Tax Structuring Strikes Again
by Pamela Chestek • June 22, 2015 • patent • 0 Comments
adidas AG is a large multinational conglomerate headquartered in Germany. It reported that at the close of 2014 it had 154 subsidiaries, one of which is co-plaintiff adidas America, Inc.
A few years ago adidas developed “miCoach,” an “interactive personal coaching and training system.” Parent adidas AG owns the company’s US patents but, as is often done, there is a complicated structure of intracompany license agreements, presumably designed to give the corporate enterprise an advantageous tax position. In the case of the miCoach patents, in 2009 adidas AG licensed the patents to non-party adidas International Trading B.V. (“adidas IT”), giving adidas IT a non-exclusive license to the patents to manufacture or have manufactured products covered by the patents. The patents weren’t listed by number.
In 2011, adidas IT entered into a distribution agreement with adidas America, appointing adidas America “to act as [the] exclusive distributor for the sale” of adidas-branded products in the US. The agreement discussed adidas America’s enforcement of trademarks, but not patents.
In 2014, adidas AG sued defendants Under Armour, Inc. and MapMyFitness, Inc. for patent infringement. adidas AG, adidas IT and adidas America then entered into a “Restatement and Clarification Agreement” supposedly clarifying the 2011 distribution agreement. The “clarification” was:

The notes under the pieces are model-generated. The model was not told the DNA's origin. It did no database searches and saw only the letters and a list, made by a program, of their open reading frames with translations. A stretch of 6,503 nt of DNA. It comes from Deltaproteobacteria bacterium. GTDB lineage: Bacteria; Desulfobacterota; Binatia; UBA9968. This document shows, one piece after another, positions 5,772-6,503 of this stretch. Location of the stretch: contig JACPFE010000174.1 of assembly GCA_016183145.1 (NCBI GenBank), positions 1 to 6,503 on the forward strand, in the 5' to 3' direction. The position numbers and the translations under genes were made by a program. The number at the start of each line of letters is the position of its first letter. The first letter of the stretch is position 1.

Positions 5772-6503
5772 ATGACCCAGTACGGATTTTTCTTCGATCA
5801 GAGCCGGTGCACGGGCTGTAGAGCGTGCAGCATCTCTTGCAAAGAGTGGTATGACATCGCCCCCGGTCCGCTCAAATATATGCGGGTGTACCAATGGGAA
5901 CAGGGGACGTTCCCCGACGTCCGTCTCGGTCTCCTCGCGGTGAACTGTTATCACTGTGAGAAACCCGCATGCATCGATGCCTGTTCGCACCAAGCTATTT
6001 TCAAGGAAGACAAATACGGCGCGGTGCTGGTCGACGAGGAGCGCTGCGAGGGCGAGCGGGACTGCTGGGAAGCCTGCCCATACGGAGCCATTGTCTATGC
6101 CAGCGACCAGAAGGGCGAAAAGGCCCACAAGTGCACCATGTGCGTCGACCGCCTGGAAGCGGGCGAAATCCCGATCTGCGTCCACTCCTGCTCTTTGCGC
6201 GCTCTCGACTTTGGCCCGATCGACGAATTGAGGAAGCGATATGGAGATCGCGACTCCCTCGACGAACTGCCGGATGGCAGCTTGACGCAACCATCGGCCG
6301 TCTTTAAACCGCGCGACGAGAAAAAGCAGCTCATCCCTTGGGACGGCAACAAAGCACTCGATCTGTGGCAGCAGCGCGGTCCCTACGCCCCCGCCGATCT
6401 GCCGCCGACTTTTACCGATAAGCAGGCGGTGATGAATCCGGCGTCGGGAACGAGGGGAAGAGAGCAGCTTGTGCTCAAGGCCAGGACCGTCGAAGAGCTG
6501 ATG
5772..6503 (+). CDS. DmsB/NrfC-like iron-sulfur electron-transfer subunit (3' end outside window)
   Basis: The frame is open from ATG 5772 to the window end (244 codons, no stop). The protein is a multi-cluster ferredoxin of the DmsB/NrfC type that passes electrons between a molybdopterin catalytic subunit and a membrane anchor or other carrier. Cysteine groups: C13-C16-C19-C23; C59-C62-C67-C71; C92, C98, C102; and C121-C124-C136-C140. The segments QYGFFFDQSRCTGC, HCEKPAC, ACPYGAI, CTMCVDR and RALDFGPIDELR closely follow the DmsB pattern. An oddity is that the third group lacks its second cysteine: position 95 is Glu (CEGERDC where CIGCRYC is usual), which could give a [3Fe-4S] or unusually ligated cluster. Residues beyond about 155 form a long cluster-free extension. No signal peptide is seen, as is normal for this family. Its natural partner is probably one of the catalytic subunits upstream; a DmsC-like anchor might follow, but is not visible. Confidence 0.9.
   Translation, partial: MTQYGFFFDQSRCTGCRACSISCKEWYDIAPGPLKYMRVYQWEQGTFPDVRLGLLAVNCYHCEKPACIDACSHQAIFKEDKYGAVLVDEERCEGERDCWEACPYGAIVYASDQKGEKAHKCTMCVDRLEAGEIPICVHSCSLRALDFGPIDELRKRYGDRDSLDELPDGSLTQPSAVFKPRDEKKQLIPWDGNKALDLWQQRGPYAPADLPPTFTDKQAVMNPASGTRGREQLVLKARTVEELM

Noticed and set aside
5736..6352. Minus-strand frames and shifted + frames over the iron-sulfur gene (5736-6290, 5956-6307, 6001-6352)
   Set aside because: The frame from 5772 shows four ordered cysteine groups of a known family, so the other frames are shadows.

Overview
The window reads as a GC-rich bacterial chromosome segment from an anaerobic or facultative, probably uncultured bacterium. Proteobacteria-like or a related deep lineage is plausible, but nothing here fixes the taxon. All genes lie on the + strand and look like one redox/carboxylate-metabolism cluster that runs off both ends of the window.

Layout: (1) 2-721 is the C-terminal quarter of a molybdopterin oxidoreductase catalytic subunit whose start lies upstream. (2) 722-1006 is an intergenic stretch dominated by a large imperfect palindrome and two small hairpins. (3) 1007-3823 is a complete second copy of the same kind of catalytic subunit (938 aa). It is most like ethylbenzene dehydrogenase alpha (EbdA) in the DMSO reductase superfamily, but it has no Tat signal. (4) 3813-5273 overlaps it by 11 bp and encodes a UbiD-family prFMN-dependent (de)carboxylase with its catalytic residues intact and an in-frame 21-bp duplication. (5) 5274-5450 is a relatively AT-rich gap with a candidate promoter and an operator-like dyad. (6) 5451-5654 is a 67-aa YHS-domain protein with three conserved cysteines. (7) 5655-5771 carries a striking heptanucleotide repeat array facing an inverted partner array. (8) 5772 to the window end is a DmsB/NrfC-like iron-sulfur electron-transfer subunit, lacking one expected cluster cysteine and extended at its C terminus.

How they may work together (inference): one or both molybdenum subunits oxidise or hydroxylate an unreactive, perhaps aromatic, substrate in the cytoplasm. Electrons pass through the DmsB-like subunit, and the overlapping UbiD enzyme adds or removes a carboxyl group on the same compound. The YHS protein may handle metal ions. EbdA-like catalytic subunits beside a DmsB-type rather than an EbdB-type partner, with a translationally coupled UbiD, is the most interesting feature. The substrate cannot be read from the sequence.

For the avoidance of doubt, the parties agree and hereby restate and clarify that adidas AG and adidas [IT], by and through the License Agreement and the Distribution Agreement, have granted adidas America, as the exclusive distributor of adidas products in the United States … , an exclusive license to all adidas brand intellectual property (which includes all … Patents identified in [Exhibit B] of the License Agreement ….
To the extent that there is any ambiguity arising out of the language in the various Agreements regarding adidas America[‘s] exclusive license, the Parties agree that they intended and hereby confer (retroactively, if necessary) an exclusive license to adidas America to the adidas AG intellectual property (which includes any Mark or Patent as those terms are defined in the License Agreement that relates to a Licensed Product) ….
adidas then added adidas America as a plaintiff to its patent infringement case. Three months later another company was added to the mix, when the original distribution agreement was terminated and adidas America and another subsidiary, Reebok International Ltd., were appointed as “joint exclusive distributors” instead.
Under Armour filed a motion to dismiss adidas America from the patent infringement lawsuit on the basis that adidas America didn’t have standing. For purposes of patent standing, there are three categories of ownership: patent owner, exclusive licensee, and non-exclusive licensee. The first has the right to sue, an exclusive licensee must be joined by the assignee in any patent infringement suit, and the non-exclusive licensee has no standing at all. Here, the question was which of the latter two categories adidas America fell into.
Normally answering this question requires investigating what rights various other parties might have to practice the patent, but the court had a much easier time here. There was a fundamental problem with the supposed patent license – the court couldn’t tell whether adidas was a licensee, exclusive or otherwise, of the patents asserted in the lawsuit: